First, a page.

The figures in Chase’s piece make me think of people partially smiling in a photograph. The longer you stare the more you’re able to distort their face to either a full smile or a slow grimace. It’s as if our brain is incapable of handling the ambiguity of emotion. We play the scene as we wish it to be or it plays us exposing what we fear it might become.

Chase exploits this underlying reactive. You are standing before intimacy with its players looking back, no indication of how they feel. ‘I don’t know what they want and now I’m having weird feelings.’ I heard someone say this while they looked at Chase’s paintings.

It reminded me of what a friend said to me once, ‘I’m not misogynistic. I’m gay. Misogyny isn’t possible with me. But if you ask why someone called her a bitch and him an asshole, I’ll clearly lay it out for you. This is how a being, socially predisposed to feel safe around women, can be subverted by a sphere of complicated and learned behavior. I was raised by women but I’ve called them bitches. When a construction worker leans on his shovel tells you to ‘smile more’ and you don’t know why he thinks he has the right to say that, I could probably tell you even though no one ever stopped me to pass the book on male privilege.’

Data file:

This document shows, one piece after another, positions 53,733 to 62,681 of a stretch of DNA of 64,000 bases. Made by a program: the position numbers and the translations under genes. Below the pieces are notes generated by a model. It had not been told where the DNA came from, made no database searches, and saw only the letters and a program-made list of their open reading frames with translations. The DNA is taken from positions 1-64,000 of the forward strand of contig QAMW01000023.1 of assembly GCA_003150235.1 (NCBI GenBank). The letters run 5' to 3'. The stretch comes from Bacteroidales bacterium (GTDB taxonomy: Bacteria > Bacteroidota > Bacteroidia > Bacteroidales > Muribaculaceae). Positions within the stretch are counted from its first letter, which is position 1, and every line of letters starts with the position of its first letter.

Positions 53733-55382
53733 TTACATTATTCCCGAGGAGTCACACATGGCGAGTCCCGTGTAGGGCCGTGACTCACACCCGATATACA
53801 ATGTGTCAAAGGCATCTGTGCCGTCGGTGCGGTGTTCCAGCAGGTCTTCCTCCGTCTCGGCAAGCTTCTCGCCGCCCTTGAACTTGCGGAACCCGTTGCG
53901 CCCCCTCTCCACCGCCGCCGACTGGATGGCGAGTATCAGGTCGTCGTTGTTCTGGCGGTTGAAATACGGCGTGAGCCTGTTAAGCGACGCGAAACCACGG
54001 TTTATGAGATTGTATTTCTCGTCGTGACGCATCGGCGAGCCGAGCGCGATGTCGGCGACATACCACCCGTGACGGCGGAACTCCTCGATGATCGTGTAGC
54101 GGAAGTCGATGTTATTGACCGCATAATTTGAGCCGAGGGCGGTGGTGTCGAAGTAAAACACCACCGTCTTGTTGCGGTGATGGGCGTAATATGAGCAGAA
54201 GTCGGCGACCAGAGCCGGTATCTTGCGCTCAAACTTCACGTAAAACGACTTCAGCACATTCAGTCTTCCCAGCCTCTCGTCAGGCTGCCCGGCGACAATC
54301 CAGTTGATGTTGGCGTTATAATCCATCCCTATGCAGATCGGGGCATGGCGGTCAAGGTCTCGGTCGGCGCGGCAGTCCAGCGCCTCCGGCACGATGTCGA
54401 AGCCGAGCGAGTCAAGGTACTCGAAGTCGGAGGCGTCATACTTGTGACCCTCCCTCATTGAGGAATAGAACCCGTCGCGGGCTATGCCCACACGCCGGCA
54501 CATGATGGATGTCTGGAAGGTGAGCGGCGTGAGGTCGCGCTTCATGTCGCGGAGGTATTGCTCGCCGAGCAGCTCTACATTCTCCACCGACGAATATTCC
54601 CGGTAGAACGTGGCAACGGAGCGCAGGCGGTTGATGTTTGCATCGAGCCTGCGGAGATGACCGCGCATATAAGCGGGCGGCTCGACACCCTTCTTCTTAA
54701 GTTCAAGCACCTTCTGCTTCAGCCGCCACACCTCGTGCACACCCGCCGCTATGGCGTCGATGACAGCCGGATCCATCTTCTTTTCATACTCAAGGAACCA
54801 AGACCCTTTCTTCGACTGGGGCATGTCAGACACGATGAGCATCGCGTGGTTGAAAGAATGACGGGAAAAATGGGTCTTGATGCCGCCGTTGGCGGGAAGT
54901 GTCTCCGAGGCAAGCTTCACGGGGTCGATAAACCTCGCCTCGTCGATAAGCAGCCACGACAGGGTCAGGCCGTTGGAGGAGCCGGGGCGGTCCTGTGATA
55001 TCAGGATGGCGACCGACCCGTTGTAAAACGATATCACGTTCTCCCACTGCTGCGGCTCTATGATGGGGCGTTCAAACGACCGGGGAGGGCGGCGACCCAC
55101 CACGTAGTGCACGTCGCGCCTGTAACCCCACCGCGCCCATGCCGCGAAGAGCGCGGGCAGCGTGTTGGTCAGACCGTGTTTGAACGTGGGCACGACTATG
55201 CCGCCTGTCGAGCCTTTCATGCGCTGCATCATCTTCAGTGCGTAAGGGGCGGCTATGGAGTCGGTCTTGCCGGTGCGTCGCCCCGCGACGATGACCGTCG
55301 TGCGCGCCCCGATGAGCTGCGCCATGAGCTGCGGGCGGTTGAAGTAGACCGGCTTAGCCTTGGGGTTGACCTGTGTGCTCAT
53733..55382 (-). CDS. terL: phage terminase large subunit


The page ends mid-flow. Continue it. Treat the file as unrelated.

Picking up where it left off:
It’s interesting to consider inherited biases, even inherited biases that surpass the empathy one can gain from being a minority. Chase’s figures are in our space, giving us no facial expressions to interpret how we are to proceed. Thus we are forced to overlay our interpretations like Rorschach tests. And overlay we do, falling into the trap that can display our own ill prudence. Internalized homophobia, anyone? Stand before 3 Sum and see what instincts you have sadly absorbed.

The power of Chase’s work is radiant subversion, may I not be the last to say it.